First Look: The Two-Tone Tissot Gentleman Offers an Incredible Value

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Tissot can be one of Swatch Group’s most surprising brands. Though it has carved itself a niche at the lower end of Swatch’s portfolio, Tissot watches shouldn’t be thought of as cheap. Sure, much of their catalog doesn’t break the bank, but the watches themselves are solid and, depending on the model, chock full of features that allow Tissot to blow away the competition (and that includes brands not even directly competing with Tissot that charge 2x or 3x the price for their wares).

A few years back, it was the impressive Ballade, which we covered here.  That watch introduced the world to a Swiss-made, COSC-certified chronometer with a silicon balance spring for just $1,000. That’s really, really good.

This year’s surprise? Earlier this week, I got to spend some time with the new two-tone Gentleman collection. But you may be asking, what makes this series so special? Let’s dive right in.

Introducing the Tissot Gentleman, a watch that doesn’t whisper, but rather screams value.

I don’t normally do this, but let’s start with the price, because knowing the price right off the bat will contextualize the specs. List is $1,300. Knowing that, one might assume that the two-tone case is PVD-coated, but it isn’t. That bezel is actually 18kt solid rose gold, which is pretty nuts when one considers the general going rate of other two-tone watches. Then there’s the movement. Powering the Gentleman is Tissot’s Powermatic 80, which is a branded C07.111, which in turn is based on the ETA 2824, but with a boosted 80-hour power reserve. But that’s not all. On top of all that, there’s also a silicon hairspring here. So to recap, you’re getting a proven, supercharged movement on top of a solid rose gold two-tone case for not much over $1,000—it’s hard to knock that.

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Of course, you can spec a watch out to the nines, but it won’t matter if the thing is an eyesore. Thankfully, Tissot didn’t drop the ball here. The design is classic and rather reserved, but it’s far from boring. I really like the cross hairs and the faceted, mixed-finish, applied hour markers. The black dial packs a punch, but the real winner is the champagne dial, which shines up when it catches the light. Even the date window, which shouldn’t work here, does because it feels appropriately integrated into the overall design.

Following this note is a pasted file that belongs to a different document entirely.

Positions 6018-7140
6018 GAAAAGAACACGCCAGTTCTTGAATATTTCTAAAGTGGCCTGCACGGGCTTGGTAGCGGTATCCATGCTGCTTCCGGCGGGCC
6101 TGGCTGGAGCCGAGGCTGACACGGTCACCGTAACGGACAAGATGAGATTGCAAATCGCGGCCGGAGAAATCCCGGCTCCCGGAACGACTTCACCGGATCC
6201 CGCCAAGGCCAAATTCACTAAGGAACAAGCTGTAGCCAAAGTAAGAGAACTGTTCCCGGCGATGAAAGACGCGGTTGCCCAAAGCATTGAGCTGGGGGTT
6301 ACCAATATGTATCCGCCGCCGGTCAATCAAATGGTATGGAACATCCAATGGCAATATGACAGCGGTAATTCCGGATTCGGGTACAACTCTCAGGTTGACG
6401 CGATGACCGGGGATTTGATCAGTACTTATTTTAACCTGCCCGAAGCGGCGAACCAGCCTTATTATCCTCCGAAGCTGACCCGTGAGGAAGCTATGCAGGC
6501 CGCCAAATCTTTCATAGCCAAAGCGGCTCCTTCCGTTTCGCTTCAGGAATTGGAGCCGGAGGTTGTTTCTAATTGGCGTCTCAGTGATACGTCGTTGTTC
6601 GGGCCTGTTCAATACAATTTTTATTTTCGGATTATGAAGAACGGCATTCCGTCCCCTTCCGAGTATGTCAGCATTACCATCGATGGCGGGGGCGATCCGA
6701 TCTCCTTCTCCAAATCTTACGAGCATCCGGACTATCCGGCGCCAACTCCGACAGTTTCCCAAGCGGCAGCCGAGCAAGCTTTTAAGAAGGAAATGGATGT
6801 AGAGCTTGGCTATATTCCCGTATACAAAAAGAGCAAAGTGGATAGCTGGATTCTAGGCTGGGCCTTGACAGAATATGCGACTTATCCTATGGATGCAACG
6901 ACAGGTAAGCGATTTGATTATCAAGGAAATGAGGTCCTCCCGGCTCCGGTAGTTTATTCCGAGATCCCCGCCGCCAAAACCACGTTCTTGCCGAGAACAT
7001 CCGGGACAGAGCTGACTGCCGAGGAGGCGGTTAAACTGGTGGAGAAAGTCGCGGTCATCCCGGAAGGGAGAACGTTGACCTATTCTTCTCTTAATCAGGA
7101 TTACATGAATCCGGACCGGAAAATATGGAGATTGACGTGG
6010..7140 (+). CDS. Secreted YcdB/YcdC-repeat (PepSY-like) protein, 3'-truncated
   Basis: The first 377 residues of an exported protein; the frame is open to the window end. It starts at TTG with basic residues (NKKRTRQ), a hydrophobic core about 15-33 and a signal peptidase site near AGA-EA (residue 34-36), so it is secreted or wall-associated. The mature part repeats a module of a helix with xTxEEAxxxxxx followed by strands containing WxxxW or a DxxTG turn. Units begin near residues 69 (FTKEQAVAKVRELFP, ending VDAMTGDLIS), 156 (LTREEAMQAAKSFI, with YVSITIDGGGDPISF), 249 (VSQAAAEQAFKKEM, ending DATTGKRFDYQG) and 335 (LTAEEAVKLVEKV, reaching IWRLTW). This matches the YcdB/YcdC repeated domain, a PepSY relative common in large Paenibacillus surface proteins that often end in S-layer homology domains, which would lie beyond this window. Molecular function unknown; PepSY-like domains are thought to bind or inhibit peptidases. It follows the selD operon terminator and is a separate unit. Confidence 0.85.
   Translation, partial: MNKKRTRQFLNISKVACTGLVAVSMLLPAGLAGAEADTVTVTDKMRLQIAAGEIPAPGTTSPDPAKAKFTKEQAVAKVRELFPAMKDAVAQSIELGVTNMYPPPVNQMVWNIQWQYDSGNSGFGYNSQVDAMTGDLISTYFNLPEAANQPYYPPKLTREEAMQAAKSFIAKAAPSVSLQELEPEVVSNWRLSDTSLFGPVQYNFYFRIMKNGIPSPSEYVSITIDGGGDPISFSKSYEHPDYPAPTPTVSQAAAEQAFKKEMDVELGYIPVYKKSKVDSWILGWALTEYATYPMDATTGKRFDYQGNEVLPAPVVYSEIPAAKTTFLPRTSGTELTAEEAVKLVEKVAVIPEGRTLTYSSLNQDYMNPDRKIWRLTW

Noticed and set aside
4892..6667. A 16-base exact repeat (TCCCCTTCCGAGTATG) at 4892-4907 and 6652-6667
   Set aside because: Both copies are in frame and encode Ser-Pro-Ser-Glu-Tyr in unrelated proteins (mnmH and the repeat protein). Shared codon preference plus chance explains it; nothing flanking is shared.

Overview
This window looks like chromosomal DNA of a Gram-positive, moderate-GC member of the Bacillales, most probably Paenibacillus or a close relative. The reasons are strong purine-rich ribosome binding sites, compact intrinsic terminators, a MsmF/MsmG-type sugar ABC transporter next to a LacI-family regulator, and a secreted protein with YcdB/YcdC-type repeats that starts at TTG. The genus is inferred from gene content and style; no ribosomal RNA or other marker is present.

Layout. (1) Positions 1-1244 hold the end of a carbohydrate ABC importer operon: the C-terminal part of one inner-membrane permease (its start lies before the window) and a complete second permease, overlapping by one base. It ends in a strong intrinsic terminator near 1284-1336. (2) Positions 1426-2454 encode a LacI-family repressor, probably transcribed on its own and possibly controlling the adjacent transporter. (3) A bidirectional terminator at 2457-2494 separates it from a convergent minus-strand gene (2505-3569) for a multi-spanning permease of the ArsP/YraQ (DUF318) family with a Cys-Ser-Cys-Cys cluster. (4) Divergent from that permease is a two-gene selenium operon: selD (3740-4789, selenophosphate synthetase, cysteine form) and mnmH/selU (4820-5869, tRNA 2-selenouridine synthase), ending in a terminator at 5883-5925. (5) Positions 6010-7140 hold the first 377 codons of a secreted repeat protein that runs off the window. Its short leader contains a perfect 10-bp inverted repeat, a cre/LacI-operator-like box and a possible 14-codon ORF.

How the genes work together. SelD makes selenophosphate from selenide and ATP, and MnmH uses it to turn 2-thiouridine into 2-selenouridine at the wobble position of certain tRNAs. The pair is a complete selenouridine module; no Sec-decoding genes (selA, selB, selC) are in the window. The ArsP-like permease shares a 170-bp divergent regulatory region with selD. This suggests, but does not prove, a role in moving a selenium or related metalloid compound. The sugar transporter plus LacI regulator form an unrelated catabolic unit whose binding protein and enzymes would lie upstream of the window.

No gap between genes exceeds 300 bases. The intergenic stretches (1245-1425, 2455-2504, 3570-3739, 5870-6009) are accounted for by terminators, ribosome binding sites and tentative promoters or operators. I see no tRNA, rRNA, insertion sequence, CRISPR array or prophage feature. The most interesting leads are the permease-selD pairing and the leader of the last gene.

The devil’s in the details with the Tissot Gentleman. Note the multi-faceted, mixed texture finish on the indices and the dynamic dial.

The case measures 40 millimeters across and 10.64 millimeters thick, so it’s in a sweet spot, size-wise. I’d have loved to see this piece scaled down to 38 millimeters or so, but that’s a personal preference, and as is it still works well on the wrist. I also appreciate that the case is well under 11 millimeters. Overall, I like the sort of blocky take on the case. It reminds me of a UG Polerouter Super I once owned, just scaled up. The lug width is 20 millimeters, which works well with the case diameter, and I suspect this one will be a bit of a strap monster.

On the wrist.

Rounding out the specs: the case is rated to 5 ATM; the glass up top is sapphire and mineral over the movement, and there’s a subtle application of Super-LumiNova on the hands and dial. The Gentleman is available with a leather strap or with a matching bracelet, but, in my opinion, this one is definitely meant to be paired with leather.

We’re seeing it across the board—brands high and low and pushing downmarket and reevaluating what it means to offer a real value to consumers. We’ve seen it to some degree at SIHH several weeks back, and we’re also seeing it again with Swatch Group as they begin to roll out 2019 novelties. The Tissot Gentleman is a winner on all fronts, and if it’s a sign of things to come, then watch lovers are in for a good time. Tissot

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Ilya is Worn & Wound's Managing Editor and Video Producer. He believes that when it comes to watches, quality, simplicity and functionality are king. This may very well explain his love for German and military-inspired watches. In addition to watches, Ilya brings an encyclopedic knowledge of leather, denim and all things related to menswear.
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